by clicking the arrows at the side of the page, or by using the toolbar.
by clicking anywhere on the page.
by dragging the page around when zoomed in.
by clicking anywhere on the page when zoomed in.
web sites or send emails by clicking on hyperlinks.
Email this page to a friend
Search this issue
Index - jump to page or section
Archive - view past issues
Active Retirees : Active Retirees April-May 2012
Active RetireesTM | 25 F irst things first – if you really want to fit in at Mount Isa’s rodeo (smugly, like a superbly done-up classic car fits in at a car show, getting waves and nods en route) then pack your Stetson, your RM Williams shirt and your cowboy boots, and make sure you practise a confident swagger. Because in this far flung part of outback Queensland, you’ll have the most fun if you meet the locals, really get into the biggest event on their calendar, and dance the night away in a big marquee – right after the belt buckle awards have been handed out. Before you throw yourself into some bull action, there’s a load of things going on so that you can immerse yourself in true Mount Isa hospitality. The fairground beside the rodeo is like a crazy 1980s Western film, with high-flying fluoro amusement rides, chicken and chip stands, fairy floss, slurpies and logo stickers that haven’t changed in 30 years, dodgems and, of course, show bags, all on a big patch of red dirt and tumbleweed below the hills of Isa. An hour at the fair is enough to have you heading straight for the big golden arches for a well-earned break, and I don’t mean Maccas. We’re talking XXXX, and there’s an enormous bus devoted to it, with a Western-style wooden balcony and a stereo system pumping out country classics. There’s a big wooden bar, performance stage, a massive flat screen and a beer » Raw hide! Deep in the Queensland outback, Michelle Smart got to know the bull-riding locals at Mount Isa’s event of the year. TRAVEL DOMESTIC Getty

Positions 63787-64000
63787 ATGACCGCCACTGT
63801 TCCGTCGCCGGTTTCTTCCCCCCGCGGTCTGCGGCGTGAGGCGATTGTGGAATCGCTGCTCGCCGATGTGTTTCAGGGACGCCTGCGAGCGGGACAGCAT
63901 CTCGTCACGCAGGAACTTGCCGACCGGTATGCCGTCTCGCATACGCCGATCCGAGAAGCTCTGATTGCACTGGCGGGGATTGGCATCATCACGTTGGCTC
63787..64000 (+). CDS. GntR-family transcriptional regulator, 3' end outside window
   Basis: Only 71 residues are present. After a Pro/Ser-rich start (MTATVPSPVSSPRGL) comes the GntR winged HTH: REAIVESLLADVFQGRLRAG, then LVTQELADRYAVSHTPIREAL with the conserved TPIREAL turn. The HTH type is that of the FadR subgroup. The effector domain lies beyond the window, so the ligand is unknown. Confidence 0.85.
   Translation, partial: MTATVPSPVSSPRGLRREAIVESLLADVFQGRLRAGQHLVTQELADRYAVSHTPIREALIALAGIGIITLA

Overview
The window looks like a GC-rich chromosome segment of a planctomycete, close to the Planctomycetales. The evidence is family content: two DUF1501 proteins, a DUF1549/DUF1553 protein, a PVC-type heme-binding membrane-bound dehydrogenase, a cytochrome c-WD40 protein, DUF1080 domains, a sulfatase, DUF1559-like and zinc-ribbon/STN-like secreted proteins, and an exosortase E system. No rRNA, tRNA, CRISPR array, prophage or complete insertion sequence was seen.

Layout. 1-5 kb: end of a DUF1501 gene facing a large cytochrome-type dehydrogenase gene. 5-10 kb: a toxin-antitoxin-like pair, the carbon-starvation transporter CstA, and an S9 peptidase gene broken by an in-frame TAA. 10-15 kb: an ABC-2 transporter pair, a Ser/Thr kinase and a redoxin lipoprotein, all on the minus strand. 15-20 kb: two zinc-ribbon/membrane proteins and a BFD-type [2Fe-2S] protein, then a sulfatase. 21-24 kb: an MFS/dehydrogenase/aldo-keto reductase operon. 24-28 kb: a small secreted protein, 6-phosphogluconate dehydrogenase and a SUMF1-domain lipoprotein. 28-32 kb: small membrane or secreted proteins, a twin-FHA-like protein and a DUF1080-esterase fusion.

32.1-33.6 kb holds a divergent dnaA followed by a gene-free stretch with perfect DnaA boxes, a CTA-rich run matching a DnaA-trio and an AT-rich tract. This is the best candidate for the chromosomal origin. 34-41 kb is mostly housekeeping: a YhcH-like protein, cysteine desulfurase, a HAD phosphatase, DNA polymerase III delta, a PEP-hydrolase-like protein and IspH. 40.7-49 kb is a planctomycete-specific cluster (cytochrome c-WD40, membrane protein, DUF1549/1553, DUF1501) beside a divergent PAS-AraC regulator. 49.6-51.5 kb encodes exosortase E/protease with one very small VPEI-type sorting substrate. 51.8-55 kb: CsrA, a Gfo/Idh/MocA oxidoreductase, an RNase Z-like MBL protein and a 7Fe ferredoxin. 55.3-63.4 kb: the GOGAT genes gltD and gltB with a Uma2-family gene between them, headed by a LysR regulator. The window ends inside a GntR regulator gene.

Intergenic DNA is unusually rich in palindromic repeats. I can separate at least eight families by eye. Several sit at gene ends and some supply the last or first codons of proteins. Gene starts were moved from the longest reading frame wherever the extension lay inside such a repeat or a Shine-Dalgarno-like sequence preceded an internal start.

Active Retirees Feb-March 2012
Active Retirees June-July 2012